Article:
How Green Was My Valley, the novel by Welsh writer Richard Llewellyn, is about a young man born into a village of black air, of strikes, of deadly explosions. At the end, you’re keen to accompany the hero, Huw Morgan, out of the coal mines.
More than 50 years earlier, Émile Zola had come to similar conclusions in Germinal.
The novelists and filmmakers who adapted these two works for cinema focused on people – particularly the miners. They were sad, happy, passionate, defeated, pure, compromised, creative, dull, intelligent, stupid.
That is, alive.
Coal Miner’s Daughter, Matewan and other stories, in novels and on screen, do not elevate coal mining into the higher reaches of human endeavour. Of course it’s dirty. But the activity of putting on a helmet and walking every morning into a pit so the world can turn on its furnaces in winter and its lights at sundown is noble. It’s something that thousands of interesting human beings do to help raise their children.
In the spring, President Barack Obama will make a decision about the Keystone XL Pipeline. It has transformed infrastructure into a symbol. Still, Canadian columnists, academics and politicians point out the hypocrisy of Americans, who derive so much of their electrical power from coal. Single American states produce nearly as many tons of carbon dioxide from coal-fired power plants as do the oil sands.
This analysis assumes that human beings make rational choices. It assumes that you can counter the power of a symbol with numbers and graphs and jargon. The difference between coal and oil sands is cultural and it’s emotional. Human beings work in coal mines. Big trucks work in the oil sands.
The oil sands and the people who have made them the boiler room of Canada are amazing. It’s a story of pioneers and risk-takers and scientists and crazies, who slowly and then very quickly transformed a mysterious tar into one of the largest fuel sources on the planet. The next wave of oil sands entrepreneurs will be devoted to environmental solutions. Yet from the beginning, energy companies, lobbying organizations and governments have ignored the characters in the story.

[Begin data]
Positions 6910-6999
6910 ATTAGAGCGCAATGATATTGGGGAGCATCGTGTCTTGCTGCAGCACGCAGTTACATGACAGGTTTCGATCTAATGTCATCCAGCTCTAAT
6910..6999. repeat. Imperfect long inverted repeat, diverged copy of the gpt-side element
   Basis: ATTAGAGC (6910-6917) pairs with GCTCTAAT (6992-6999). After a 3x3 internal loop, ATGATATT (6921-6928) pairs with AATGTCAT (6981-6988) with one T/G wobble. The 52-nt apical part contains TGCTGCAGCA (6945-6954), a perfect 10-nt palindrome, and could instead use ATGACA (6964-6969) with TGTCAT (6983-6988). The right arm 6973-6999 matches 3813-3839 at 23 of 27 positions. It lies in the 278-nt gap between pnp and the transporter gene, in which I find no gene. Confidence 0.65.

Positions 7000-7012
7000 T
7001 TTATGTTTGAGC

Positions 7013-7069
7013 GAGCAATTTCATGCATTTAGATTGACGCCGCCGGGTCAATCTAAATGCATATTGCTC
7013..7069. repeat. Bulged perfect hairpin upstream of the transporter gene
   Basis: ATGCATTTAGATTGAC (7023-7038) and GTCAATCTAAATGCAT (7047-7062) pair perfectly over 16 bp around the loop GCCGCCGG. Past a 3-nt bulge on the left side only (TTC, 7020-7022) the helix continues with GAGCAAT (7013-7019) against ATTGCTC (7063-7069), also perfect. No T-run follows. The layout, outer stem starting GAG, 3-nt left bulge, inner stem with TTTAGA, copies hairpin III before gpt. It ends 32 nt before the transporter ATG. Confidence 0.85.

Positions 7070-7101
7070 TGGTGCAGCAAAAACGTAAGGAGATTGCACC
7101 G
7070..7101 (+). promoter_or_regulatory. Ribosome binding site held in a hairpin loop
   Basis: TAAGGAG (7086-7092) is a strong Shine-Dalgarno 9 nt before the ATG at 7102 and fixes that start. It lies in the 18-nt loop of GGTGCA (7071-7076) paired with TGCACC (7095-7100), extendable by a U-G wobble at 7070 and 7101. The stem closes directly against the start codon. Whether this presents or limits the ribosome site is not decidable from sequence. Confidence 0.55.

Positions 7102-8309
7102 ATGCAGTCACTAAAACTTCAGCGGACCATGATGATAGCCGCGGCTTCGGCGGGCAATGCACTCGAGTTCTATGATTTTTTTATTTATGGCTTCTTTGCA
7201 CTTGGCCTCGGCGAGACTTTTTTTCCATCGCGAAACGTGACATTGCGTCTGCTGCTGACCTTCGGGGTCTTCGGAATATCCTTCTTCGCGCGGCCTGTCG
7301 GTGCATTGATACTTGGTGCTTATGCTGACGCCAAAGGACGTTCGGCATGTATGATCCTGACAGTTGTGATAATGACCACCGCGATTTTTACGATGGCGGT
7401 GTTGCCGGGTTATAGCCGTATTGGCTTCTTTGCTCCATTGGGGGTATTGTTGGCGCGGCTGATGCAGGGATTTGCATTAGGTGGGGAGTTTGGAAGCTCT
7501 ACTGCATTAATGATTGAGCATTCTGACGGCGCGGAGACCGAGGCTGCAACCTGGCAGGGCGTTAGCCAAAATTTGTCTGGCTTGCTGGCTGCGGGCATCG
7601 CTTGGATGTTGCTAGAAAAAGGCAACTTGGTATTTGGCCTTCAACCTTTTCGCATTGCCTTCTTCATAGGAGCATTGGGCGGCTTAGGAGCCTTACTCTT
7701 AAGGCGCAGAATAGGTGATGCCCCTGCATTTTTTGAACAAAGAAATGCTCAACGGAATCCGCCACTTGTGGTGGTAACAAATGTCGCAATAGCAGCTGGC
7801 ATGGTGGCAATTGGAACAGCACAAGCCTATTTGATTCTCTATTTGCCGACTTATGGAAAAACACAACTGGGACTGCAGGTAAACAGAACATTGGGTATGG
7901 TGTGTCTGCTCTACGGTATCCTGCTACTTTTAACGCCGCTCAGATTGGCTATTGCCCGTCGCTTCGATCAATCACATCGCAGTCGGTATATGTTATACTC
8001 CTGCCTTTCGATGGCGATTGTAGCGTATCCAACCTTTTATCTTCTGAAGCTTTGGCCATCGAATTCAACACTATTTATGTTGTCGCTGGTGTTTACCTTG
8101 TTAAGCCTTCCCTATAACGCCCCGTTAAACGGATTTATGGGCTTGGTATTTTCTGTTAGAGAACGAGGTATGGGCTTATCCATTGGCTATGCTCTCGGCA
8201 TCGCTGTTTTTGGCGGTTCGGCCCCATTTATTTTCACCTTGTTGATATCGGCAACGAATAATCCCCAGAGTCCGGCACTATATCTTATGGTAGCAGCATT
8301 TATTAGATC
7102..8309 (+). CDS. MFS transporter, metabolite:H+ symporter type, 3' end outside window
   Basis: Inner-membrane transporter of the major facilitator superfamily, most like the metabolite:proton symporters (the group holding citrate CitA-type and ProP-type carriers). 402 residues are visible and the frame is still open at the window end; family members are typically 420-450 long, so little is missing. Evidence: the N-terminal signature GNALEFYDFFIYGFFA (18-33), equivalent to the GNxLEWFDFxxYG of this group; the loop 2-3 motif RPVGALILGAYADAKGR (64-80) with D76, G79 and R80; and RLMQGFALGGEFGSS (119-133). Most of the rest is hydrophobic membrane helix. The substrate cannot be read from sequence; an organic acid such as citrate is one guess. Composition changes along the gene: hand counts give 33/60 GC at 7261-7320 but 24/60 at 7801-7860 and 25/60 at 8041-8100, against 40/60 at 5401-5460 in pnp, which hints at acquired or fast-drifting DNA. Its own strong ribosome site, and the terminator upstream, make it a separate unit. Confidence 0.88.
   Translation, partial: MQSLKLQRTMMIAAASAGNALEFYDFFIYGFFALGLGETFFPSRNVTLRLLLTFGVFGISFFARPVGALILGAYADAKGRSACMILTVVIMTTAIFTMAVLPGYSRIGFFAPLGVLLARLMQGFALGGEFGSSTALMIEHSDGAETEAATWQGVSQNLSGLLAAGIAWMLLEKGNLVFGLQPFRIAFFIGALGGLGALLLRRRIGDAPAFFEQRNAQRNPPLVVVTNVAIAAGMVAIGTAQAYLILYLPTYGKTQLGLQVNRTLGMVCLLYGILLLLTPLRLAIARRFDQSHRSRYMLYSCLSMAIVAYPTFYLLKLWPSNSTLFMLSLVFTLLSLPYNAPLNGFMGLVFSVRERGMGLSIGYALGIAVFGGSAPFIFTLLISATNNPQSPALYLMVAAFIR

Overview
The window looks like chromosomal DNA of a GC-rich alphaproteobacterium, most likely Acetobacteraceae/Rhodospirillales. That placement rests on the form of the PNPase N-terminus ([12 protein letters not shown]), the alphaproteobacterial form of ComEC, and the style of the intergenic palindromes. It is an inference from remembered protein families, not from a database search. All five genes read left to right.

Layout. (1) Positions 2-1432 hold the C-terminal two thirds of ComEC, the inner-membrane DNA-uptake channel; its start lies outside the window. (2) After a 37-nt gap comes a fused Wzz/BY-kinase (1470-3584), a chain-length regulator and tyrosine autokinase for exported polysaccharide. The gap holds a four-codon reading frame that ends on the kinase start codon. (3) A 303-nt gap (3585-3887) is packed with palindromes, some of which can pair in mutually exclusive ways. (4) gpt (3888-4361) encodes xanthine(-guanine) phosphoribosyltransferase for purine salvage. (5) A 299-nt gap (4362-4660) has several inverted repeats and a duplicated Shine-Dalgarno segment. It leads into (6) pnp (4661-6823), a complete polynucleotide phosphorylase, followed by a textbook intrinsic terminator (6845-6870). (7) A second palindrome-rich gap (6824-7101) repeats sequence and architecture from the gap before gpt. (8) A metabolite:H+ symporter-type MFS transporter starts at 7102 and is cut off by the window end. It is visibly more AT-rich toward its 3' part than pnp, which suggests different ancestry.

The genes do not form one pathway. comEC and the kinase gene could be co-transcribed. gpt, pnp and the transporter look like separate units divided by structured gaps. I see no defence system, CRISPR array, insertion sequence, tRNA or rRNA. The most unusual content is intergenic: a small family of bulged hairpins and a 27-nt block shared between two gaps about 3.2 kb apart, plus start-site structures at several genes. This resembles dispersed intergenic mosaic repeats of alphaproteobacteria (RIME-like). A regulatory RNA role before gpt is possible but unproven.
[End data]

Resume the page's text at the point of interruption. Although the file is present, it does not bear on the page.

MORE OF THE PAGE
In the summer of 2006, the Alberta government and energy companies brought an exhibition to the National Mall in Washington to “tell the story” of this great resource. At that time, the environmental opposition to the oil sands was a fringe affair. For years, Canadian leaders had disputed climate science as a misinterpretation of “dinosaur farts” and had cast critics as smelly lunatics, greedy for donations.
Alberta did not tell the story of the oil sands in 2006. There was an enormous yellow dump truck and a tent with some facts and samples. I was there and I didn’t hear a thing about oil sands people, oil sands characters, drama or conflict. Nothing about the individuals who lived in and around Fort McMurray – first nations and new immigrants – whose lives had changed so dramatically in less than a generation.
I’m not suggesting that Syncrude and the Alberta government commission novelists and filmmakers to tell stories – even negative stories – about the people who live and love and die around the oil sands. But it’s not a terrible idea. In a couple of months, the federal government will release its multimillion-dollar Responsible Resource Development campaign to convince Canadians, again, that our resource industry is important.
The Alberta government, the federal government and the Canadian Association of Petroleum Producers already have spent millions on careful, impersonal, boring campaigns to tell us what we all learned in junior high school: We carry water, we hew wood. We dig stuff up and we sell it, and if we didn’t, we’d all be poor. I’m sure the music will be uplifting, and we’ll no doubt hear words like innovative, responsible and sustainable. But Llewellyn and Zola would remind us these are abstractions, buzzwords. They will help as much as it helped when we called the oil sands ethical.
We’ve heard, endlessly, about James Cameron and the fuel he puts in his private jets and helicopters. He’s a fraud, but he’s a fascinating fraud. The truth is, we’re all frauds. And there are some marvellous frauds, from the past and present and from our imaginations, who can tell the story of the oil sands with passion, with pride and shame, with conflict and confusion, with hope and with energy. And we might even believe them.
Todd Babiak is co-founder of Story Engine, a strategy company based in Edmonton and Vancouver. His next novel, Come Barbarians, will be published in September by HarperCollins Canada.
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